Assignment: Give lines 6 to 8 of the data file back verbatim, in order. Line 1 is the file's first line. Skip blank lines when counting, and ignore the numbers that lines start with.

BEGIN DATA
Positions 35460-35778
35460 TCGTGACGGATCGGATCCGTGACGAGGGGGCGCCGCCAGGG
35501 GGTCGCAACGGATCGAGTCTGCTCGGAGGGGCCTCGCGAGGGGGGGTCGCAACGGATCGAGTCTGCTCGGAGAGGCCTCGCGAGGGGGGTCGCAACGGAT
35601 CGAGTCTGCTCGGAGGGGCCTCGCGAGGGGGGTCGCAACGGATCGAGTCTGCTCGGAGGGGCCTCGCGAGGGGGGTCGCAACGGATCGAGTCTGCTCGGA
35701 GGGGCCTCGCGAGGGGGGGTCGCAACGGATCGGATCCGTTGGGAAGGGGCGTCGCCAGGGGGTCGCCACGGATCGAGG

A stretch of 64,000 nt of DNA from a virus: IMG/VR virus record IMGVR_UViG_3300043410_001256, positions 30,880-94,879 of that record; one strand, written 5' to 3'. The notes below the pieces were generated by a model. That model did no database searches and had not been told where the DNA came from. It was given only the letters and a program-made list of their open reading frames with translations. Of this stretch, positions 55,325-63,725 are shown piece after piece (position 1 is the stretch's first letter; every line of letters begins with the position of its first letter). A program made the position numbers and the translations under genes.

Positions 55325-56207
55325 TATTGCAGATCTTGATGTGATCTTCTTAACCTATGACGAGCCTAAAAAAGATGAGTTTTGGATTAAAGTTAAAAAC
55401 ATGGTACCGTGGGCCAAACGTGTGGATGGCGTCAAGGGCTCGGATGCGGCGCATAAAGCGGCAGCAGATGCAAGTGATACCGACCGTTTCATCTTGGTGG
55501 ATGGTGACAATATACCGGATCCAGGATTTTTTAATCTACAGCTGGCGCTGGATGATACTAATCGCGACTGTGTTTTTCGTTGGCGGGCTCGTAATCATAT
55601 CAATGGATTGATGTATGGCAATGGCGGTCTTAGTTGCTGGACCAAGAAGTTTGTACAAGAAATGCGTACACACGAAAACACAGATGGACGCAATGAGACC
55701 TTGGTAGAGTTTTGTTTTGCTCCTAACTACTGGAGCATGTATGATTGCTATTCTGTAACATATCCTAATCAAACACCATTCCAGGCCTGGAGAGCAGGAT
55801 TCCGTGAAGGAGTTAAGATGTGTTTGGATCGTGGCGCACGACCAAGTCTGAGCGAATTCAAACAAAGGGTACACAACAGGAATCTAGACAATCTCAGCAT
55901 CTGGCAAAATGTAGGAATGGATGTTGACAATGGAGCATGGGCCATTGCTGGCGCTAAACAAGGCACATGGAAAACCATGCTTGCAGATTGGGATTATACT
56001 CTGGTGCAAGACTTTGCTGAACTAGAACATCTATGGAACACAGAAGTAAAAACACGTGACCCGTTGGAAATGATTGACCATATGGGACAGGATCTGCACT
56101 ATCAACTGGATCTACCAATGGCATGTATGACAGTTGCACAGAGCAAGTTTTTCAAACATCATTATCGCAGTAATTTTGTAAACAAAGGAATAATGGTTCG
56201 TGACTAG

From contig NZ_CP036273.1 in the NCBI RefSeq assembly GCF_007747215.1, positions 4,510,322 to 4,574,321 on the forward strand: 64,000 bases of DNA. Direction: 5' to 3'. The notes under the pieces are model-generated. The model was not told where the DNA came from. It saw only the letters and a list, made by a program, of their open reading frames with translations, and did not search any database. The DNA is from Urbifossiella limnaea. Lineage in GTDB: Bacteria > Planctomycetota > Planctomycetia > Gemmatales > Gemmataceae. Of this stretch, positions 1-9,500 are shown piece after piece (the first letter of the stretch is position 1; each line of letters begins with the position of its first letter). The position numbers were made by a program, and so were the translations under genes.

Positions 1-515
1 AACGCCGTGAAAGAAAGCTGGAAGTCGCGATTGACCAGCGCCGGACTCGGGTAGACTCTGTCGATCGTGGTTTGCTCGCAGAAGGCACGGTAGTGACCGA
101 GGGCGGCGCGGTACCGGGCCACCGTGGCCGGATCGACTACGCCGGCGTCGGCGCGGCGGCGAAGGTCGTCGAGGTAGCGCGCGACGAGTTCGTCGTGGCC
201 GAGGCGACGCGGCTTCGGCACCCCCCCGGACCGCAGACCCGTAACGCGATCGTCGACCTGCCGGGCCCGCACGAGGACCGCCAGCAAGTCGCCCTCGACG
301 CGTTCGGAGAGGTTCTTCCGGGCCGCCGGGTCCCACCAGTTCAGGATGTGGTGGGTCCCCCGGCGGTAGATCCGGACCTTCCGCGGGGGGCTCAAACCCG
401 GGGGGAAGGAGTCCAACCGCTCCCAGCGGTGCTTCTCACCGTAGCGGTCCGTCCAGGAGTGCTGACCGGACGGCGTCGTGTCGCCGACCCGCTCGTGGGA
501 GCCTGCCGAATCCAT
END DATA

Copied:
A stretch of 64,000 nt of DNA from a virus: IMG/VR virus record IMGVR_UViG_3300043410_001256, positions 30,880-94,879 of that record; one strand, written 5' to 3'. The notes below the pieces were generated by a model. That model did no database searches and had not been told where the DNA came from. It was given only the letters and a program-made list of their open reading frames with translations. Of this stretch, positions 55,325-63,725 are shown piece after piece (position 1 is the stretch's first letter; every line of letters begins with the position of its first letter). A program made the position numbers and the translations under genes.

Positions 55325-56207
55325 TATTGCAGATCTTGATGTGATCTTCTTAACCTATGACGAGCCTAAAAAAGATGAGTTTTGGATTAAAGTTAAAAAC